Posted 2 months ago ago
Members of the team at Four Paws. (Image: Adam Gray/Adam Harnett/SWNS)
By Sarah Lumley
Although first aid for humans is taught all the time, first aid for dogs is almost unheard of and we think it’s important to spread the word to help our canine companions in times of need.
A new first aid video shows how to handle the top five most-searched first aid problems –for your dog.
The how-to video comes as dog sales have seen a sharp, 51 per cent increase since the start of the pandemic last year.
And with a boom in the number of new dog owners around the UK, leading dog training providers iPet Networks want to make sure people know how to treat their pooches in a first aid crisis.
Using a real dog for their brand new first aid course, iPet Networks have highlighted the top five most common situations your pooch might get into – and how you should best react.
The new video covers situations including if your dog has eaten something poisonous to them, like chocolate, or if your dog has suffered heat stroke or gone into shock. One of the examples even shows what to do if your dog needs resuscitating.
Featuring a well-behaved canine model, the video shows how you should react in each of the top five first aid situations – from lying the dog on its side and trying to take action yourself, to dialling for an emergency vet.
For dogs that need to be resuscitated, the iPet Network urges pet owners to take similar steps they would for resuscitating a human.
Resuscitating a pretend dog. (Image: Adam Harnett/SWNS)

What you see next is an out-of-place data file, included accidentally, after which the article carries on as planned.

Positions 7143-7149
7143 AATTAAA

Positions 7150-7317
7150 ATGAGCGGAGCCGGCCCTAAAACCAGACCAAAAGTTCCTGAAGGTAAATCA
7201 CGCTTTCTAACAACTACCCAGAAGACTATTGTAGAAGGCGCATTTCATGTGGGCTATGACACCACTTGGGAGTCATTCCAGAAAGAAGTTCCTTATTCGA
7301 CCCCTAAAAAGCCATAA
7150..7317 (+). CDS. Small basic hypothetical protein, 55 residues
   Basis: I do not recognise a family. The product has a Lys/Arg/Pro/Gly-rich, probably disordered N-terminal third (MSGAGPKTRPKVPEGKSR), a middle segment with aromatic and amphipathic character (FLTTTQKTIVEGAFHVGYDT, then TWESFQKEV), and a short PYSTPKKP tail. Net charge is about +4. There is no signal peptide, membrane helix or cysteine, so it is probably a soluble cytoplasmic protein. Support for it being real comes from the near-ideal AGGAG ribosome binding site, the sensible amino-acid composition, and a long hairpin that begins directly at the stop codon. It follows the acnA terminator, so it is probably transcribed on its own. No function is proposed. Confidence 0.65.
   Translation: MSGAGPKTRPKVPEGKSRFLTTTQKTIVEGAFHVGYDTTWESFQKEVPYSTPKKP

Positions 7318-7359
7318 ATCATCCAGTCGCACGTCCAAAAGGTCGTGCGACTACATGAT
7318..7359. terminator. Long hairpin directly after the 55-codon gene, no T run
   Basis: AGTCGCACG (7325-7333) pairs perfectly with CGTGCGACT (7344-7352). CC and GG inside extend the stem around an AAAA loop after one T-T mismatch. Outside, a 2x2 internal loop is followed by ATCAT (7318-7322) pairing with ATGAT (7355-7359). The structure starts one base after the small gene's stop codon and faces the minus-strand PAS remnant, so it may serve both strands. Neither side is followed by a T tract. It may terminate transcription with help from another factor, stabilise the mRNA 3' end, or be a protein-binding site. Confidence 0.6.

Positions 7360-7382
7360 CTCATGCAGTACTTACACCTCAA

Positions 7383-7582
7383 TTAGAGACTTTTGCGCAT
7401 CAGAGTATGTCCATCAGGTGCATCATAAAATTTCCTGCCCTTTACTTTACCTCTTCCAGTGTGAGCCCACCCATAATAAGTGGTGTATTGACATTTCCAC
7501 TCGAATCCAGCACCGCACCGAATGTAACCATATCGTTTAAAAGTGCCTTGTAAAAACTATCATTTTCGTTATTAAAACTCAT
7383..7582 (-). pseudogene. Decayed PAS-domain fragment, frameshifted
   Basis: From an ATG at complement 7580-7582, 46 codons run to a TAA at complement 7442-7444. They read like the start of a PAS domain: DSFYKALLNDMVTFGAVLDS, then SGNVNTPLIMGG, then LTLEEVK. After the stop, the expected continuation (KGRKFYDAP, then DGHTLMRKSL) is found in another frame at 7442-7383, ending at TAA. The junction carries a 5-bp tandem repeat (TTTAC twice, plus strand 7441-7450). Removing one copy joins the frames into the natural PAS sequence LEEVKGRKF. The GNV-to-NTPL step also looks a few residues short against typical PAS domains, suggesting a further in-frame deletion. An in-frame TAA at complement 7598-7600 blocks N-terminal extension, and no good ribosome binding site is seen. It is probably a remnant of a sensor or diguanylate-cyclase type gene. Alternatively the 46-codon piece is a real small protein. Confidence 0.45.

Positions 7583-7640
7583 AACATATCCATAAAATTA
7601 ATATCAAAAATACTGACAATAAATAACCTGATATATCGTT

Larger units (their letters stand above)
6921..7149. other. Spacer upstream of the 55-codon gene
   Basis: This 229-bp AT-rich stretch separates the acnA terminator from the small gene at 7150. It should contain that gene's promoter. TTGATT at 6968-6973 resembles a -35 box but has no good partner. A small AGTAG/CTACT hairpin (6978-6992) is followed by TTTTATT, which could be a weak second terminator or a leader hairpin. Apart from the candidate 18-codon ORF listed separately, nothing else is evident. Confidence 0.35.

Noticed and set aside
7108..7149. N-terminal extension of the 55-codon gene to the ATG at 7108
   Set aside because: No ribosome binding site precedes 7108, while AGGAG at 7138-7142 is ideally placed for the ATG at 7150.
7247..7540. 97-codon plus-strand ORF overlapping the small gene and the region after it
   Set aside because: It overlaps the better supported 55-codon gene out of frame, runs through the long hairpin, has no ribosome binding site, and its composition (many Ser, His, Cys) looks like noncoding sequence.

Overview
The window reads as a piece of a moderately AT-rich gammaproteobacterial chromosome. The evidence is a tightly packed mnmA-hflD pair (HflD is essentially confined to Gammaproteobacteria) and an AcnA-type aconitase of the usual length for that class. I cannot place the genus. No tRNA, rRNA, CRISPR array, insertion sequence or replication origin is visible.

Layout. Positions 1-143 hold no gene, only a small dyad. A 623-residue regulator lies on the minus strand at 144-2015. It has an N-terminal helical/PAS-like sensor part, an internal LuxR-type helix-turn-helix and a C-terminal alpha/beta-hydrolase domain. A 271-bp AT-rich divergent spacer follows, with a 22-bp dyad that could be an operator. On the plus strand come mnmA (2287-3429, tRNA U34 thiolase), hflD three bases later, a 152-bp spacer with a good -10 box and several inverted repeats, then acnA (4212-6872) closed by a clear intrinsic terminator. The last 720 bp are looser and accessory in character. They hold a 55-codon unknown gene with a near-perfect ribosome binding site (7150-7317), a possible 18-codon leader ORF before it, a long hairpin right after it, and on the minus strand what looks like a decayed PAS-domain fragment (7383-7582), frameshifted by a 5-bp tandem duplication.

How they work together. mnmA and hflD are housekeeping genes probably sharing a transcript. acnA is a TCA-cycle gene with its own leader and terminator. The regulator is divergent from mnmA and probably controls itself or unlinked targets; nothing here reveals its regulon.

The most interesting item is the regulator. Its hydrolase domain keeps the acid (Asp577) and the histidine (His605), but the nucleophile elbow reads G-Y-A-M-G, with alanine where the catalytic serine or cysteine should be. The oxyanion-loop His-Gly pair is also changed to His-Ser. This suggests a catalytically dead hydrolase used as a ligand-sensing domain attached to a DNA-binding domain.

The video says: "If your dog needs to be resuscitated the first thing you need to do is put the dog on their side, either side in an emergency.
"Then you need to check that the breathing has definitely stopped, that there is no heart beat or pulse.
"Open the mouth and pull the tongue forwards, check for any obstructions such as blood. Be careful not to get bitten while removing any material.
"If breathing does not start after you have removed obstructions extend the head (nose pointing forwards).
"Then check for a heartbeat over the heart area behind the elbow and check the pulse via the femoral artery on the inside of either back leg.
"If you cannot feel a heartbeat, push on the chest with two hands through the heel of your hands just behind the elbow at a rate of two every second.
"Give two breaths into the nose for every thirty compressions of the chest. Keep going until you reach the vets."
For other issues, such as going into shock, or eating something potentially poisonous to the dog, the iPet Network suggests calling a vet immediately for advice on what to do.
Dog covered in foil blanket. (Image: Adam Harnett/SWNS)
The video says: "Shock can be a hidden killer.
"If your dog has had a sudden incident, like a road fight or serious injury, it will almost certainly be suffering from shock – but it is not always visible for us to see.
"You should call the vet, let them know what happened, and they will advise you on what to do.
"You should wrap your dog to keep it warm – a foil blanket is great from the first aid kit, followed by a normal blanket."
And for eating something potentially poisonous to the dog, they urge to ring the vet immediately.
What to do if you suspect your dog has eaten something poisonous. (Video: Ellis Wylam/SWNS)
The video suggests: "If you suspect your dog has eaten something it shouldn't, make sure you try and find what it has eaten.
"Try and find a sample of it, whether it be chocolate or medicine.
"Ring the vets, give them all the information, time frames, whether your dog is suffering any symptoms, and the vet will tell you what to do next."
Speaking about their new first aid video, iPet Network's founders Sarah Mackay and Fern Gresty, said: "There are so many pet services out there, from dog walkers to groomers and kennels.
"So we believe that an up to date qualification in first aid is essential, just as it would be for a children’s nursery or school.
"These courses, and our higher Level Four course in emergency first aid, give these businesses the skills they need to keep pets safe if the worst should happen.
"Some owners like to come on our courses too, so that they know how to react quickly and safely in a crisis."